I also need to work on my schedule times. I am a go with the flow kinda girl and sometimes that bites me in the rear. I will keep going with a small group or lesson and waste time that should have been for transition time or another group and then BLAH. Time has been wasted. I was SO much better at it this year, but there is still tons of areas that I can improve on. It seems like every year, I have what I think it a better solution for something that I’ve already done. So midyear, I have to change things around and that messes up my schedule. I think I need to just STICK to a plan that I have started with and ride the year out with it.
My students’ work is another area that I need to improve on. Their work is posted in the hallways, but I have a hard time changing out their work in the classroom. I’ve done just about every way to show their work and I always forget that it’s over on the wall and I don’t change it for months.
My room is very bright and cheerful. I like to have my kiddos names up somewhere in the room. Last year, they were in pink, blue, and purple frames. On meet the teacher night/beginning of school, the door was different kidlettes with names to match. After school starts, we always make their names and I let those hang from the ceiling for the entire year. It’s just something about seeing their names that makes them happy.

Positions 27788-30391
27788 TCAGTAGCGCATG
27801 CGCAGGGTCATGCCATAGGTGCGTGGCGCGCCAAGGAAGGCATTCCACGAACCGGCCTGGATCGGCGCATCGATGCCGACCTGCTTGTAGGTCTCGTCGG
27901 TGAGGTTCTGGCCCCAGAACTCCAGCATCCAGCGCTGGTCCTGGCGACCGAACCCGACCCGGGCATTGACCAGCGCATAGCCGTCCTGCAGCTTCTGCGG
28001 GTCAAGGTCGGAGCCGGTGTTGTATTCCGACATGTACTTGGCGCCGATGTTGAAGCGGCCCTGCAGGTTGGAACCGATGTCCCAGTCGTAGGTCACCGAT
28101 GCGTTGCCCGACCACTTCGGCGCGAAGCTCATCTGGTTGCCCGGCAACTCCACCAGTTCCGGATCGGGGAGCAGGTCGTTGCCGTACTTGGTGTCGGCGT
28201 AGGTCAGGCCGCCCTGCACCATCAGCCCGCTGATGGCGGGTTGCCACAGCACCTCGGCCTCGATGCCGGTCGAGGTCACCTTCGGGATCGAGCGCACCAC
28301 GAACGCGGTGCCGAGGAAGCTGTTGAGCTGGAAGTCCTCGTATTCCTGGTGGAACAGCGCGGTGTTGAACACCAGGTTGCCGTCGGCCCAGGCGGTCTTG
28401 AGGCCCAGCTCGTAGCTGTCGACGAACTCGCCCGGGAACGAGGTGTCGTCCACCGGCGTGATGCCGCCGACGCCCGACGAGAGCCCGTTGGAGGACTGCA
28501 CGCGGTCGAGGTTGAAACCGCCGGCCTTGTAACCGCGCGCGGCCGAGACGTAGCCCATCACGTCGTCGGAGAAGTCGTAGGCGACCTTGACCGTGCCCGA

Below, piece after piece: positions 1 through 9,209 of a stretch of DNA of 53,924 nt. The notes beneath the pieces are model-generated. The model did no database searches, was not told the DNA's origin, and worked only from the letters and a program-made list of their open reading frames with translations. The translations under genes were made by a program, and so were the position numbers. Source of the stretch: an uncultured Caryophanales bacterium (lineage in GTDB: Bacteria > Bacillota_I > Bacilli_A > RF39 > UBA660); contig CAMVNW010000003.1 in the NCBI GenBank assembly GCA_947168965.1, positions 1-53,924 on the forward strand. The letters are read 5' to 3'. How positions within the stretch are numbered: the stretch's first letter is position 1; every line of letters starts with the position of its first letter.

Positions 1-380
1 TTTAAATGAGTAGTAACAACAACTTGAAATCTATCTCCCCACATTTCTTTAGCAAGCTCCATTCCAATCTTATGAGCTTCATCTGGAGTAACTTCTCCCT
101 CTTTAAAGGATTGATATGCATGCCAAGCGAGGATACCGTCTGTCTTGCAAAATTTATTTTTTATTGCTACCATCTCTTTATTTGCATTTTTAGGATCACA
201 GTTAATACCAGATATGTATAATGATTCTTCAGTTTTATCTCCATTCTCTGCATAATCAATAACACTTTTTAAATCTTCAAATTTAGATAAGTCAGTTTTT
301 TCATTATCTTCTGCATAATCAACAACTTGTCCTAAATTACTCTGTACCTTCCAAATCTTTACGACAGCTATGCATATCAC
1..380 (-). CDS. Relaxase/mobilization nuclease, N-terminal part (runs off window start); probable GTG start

I also think I have the learning buzz down to where it isn’t too noisy. This year, I seriously had the PERFECT class and they were AMAZING. Since I started using the Daily 5 and a form of it for Math Workshops, their center time has become one of my favorite times of the day. They know where they need to be, what they need to be doing, and there isn’t a lot of chatter to me while they should be working. There has only been a few students that just decide to do absolutely nothing (the kids that come in AFTER we learn all about D5), but I clear that up and usually have no issues the rest of the year.
Year after year, I am becoming more of an organized person. My personal life is not organized in any fashion. School is a completely different story. People come in my classroom and think that I am the most organized person. This is what I want them to think, therefore, I have to be that at school. I think it will just take me some time to get this way in the other areas of my ideal classroom.
As far as welcoming to others, I keep my classroom door open. This is for a number of reasons, but mostly because my principal likes to pop in. It keeps the distractions down when the door is already open. Anyone walking the halls can easily just peek in and we never knew they were there.
That’s it! Did I mention anything similar to your ideal classroom? I’m sure tons of you have taken a different perspective on what your ideal classroom looks and feels like.
In the thought of an ideal classroom, here’s some schedule cards to get your ‘ideal’ classroom a tad bit more organized for you and your kiddos! These are only available for free here.